It also annoys me how they say 'different than.' eg. 'This top is different than that one' - it just sounds ******ed!

    And they seem to think the word 'romantical' is real. That really peeves me off.
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    (Original post by sakura_starfall)
    Jut wondering, does anyone get irritated when you hear British people using American-English phrases instead of British English? I don't mind when the person is American, but it always irritates me slightly when i hear British people saying "sidewalk" "diaper" "parking lot" etc.....

    Just wondered what people thought!
    i like american english
    but i like englishy stuff like ''bloody hell'' ..ahahhahahaha
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    (Original post by Mumintroll)

    No, I have not. It sounds interesting, I think I may have noticed it in Waterstone's on one of the 3 for 2 offer tables. Perhaps, next time I'm browsing, I shall pick it up. Right now, I am trying to get through my pre-uni reading list; I've had to abandon all leisure reading!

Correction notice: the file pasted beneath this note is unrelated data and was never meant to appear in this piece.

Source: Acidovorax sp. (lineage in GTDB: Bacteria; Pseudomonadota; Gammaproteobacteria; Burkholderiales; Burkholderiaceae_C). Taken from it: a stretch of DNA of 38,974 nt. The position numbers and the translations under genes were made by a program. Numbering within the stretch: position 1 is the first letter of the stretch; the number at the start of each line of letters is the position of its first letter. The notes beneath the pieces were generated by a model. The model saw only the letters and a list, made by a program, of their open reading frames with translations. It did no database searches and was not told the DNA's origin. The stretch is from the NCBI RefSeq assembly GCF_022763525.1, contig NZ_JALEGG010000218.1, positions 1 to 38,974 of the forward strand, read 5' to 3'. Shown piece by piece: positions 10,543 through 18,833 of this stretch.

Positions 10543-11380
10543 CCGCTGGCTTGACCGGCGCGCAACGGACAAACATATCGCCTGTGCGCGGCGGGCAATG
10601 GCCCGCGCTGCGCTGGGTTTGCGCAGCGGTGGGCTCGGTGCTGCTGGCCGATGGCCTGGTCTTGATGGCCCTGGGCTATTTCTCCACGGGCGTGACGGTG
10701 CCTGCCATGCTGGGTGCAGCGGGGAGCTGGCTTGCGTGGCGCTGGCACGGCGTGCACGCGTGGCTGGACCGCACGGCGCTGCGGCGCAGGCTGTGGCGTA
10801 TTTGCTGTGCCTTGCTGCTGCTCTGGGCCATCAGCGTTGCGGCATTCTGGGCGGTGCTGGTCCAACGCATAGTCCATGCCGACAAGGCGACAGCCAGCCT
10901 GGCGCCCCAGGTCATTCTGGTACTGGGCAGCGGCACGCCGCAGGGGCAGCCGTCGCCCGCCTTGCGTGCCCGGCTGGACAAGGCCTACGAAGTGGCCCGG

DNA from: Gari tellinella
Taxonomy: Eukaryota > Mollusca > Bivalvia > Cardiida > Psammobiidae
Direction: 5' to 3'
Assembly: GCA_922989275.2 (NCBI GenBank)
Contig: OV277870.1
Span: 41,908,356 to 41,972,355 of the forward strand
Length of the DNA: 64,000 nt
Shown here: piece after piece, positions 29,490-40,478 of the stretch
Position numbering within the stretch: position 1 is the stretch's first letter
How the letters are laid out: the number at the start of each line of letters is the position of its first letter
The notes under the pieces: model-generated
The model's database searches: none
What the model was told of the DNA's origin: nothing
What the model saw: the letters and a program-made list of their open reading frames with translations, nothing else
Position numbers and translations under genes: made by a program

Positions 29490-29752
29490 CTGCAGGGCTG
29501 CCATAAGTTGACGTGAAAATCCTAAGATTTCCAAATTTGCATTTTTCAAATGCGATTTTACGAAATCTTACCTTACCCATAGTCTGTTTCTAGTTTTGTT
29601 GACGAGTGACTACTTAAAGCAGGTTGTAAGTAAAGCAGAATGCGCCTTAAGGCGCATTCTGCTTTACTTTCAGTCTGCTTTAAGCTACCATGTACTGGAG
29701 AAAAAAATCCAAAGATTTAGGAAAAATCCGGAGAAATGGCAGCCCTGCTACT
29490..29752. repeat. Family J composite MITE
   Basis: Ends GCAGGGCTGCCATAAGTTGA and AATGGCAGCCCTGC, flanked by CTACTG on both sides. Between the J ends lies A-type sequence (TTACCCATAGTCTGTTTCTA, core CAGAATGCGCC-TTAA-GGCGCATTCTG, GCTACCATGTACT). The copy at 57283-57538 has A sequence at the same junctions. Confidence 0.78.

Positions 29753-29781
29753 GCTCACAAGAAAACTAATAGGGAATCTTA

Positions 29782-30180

Tell me about it! I've got all my pre-reading to do for philosophy; a ridiculous amount, too.
    You really should read 'Lost For Words'. It covers all of the implications of grammatical English, American English, etc. It also covers how much political campaigns are affected by the party-leader's use of language, and how much language manipulation takes place within the political arena. It is one of my favourite books.
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    No, not really. They can talk as they want in their country.
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    It annoys me considerably
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    From Americans, it doesn't really bother me. When British people use it, it can irritate me, especially if they're not just using the odd "movie" but huge amounts of what they are saying are Americanisms.

    To all those saying "who cares", well obviously the people complaining do.
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    Yes.